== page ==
I think that's a half-truth. You might argue that active systems are under-represented in the magazine (though there have been reviews of active systems recently). But I should think that broadly speaking the editorial policy of the magazine is firstly to follow and secondarily to predict market trends. It seems to me that the main market trends are towards AV systems, PC-based systems, and mobile systems. And those are what dominate the magazine.

As a happy owner of active speakers (admittedly only diddy ones), I'd like to see more active systems reviewed in WHF, and I have a feeling that's going to happen.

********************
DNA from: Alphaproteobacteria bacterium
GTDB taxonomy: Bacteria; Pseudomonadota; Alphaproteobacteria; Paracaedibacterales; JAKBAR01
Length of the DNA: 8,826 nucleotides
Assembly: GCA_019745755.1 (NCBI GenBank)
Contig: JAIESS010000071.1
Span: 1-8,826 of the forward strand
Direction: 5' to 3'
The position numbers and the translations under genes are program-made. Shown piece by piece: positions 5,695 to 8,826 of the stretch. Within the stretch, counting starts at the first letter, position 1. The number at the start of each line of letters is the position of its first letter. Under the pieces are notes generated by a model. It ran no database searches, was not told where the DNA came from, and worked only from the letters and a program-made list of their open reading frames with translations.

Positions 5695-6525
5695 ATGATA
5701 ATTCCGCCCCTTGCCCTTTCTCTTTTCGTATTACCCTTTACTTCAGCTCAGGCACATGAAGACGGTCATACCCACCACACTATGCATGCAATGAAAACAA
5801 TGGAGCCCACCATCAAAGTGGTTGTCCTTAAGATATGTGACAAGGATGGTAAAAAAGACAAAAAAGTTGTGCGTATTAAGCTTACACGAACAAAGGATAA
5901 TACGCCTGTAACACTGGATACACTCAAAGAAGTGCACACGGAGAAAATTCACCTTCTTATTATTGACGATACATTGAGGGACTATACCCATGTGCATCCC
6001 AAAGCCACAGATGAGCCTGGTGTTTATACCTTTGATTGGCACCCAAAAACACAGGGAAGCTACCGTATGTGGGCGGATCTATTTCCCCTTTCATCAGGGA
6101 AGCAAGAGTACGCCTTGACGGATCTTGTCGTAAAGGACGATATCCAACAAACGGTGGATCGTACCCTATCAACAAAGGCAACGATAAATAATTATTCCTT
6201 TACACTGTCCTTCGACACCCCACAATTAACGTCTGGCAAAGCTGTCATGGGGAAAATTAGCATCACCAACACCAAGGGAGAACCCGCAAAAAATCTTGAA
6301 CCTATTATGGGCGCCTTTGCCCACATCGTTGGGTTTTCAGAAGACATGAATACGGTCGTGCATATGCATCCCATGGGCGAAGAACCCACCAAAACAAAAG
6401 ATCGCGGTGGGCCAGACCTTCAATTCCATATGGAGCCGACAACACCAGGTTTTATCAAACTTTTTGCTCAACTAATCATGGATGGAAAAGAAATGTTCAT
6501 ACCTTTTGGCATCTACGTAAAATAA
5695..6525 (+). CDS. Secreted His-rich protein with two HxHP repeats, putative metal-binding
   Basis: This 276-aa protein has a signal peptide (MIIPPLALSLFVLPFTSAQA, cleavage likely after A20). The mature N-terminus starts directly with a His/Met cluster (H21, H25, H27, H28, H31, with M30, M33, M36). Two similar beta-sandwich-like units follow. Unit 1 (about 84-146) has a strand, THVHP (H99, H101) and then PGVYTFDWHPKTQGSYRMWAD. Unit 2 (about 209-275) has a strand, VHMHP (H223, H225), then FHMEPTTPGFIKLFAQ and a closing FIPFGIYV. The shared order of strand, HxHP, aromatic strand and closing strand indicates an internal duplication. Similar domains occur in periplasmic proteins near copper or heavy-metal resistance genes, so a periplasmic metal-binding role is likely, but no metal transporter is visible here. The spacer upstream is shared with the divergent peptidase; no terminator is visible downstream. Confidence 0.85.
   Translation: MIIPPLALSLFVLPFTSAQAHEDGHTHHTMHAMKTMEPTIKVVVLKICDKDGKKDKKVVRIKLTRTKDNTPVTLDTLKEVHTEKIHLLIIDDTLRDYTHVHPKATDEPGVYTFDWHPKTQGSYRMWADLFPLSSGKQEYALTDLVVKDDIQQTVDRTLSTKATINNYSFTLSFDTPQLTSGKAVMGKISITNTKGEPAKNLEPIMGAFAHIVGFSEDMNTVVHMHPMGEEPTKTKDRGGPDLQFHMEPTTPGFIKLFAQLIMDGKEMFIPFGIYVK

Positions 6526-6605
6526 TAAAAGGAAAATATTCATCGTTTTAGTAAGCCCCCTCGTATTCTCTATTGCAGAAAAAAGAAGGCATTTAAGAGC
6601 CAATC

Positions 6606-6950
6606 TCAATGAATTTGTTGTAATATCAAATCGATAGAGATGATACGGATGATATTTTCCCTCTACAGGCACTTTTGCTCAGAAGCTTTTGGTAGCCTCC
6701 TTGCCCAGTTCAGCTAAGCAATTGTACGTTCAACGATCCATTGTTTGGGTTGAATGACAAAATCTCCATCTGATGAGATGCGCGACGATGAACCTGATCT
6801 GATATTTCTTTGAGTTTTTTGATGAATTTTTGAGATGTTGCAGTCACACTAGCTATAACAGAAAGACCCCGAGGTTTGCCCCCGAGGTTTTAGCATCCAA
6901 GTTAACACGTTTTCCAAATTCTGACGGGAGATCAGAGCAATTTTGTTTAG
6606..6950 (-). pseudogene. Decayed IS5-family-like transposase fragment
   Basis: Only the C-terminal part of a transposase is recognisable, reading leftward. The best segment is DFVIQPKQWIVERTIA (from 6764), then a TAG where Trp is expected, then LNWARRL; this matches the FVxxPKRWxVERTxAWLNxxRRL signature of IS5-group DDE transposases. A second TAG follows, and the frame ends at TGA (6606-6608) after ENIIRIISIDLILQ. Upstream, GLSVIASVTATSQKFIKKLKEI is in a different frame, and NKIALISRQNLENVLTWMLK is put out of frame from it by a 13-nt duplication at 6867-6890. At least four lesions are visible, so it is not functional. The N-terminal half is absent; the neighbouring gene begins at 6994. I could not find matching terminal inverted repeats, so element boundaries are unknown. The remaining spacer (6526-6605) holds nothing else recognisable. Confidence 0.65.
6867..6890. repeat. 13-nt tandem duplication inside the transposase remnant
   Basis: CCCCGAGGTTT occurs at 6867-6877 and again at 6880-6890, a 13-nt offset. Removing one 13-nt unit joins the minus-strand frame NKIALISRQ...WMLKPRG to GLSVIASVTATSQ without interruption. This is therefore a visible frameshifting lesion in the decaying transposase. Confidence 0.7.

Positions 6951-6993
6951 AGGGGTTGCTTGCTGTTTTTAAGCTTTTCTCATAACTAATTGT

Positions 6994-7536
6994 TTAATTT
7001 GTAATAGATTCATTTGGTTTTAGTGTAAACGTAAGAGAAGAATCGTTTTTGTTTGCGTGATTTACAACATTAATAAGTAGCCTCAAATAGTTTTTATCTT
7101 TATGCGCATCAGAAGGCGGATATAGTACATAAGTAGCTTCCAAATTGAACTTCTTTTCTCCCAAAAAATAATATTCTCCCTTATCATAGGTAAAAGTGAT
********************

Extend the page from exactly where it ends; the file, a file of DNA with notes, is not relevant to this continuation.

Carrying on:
But consider this: when companies like PMC and ATC present their models to WHF, which do you think they're likely to push harder, the actives or the passives? And why? I seriously doubt it's because they think WHF creates the market and they think WHF is biased towards passive systems. The truth, I suspect, is more complex.

But unlike some people (I don't mean you, Dave), I don't have a Manichean worldview.

:santa:

Matt
 

Native_bon

Well-known member
Nov 26, 2008
180
2
18,595
davedotco said:
I find this insistance that the room is to blame to be largely a nonsense.

Apart from a few 'odd' rooms most normal domestic setups are absolutely fine for hi-fi.

The problem is poor system building and lousy positioning and installation. Inadequate amplifiers driving inappropriate, nasty, out of control speakers poorly supported and badly placed is the major cause of disatisfaction in my experience.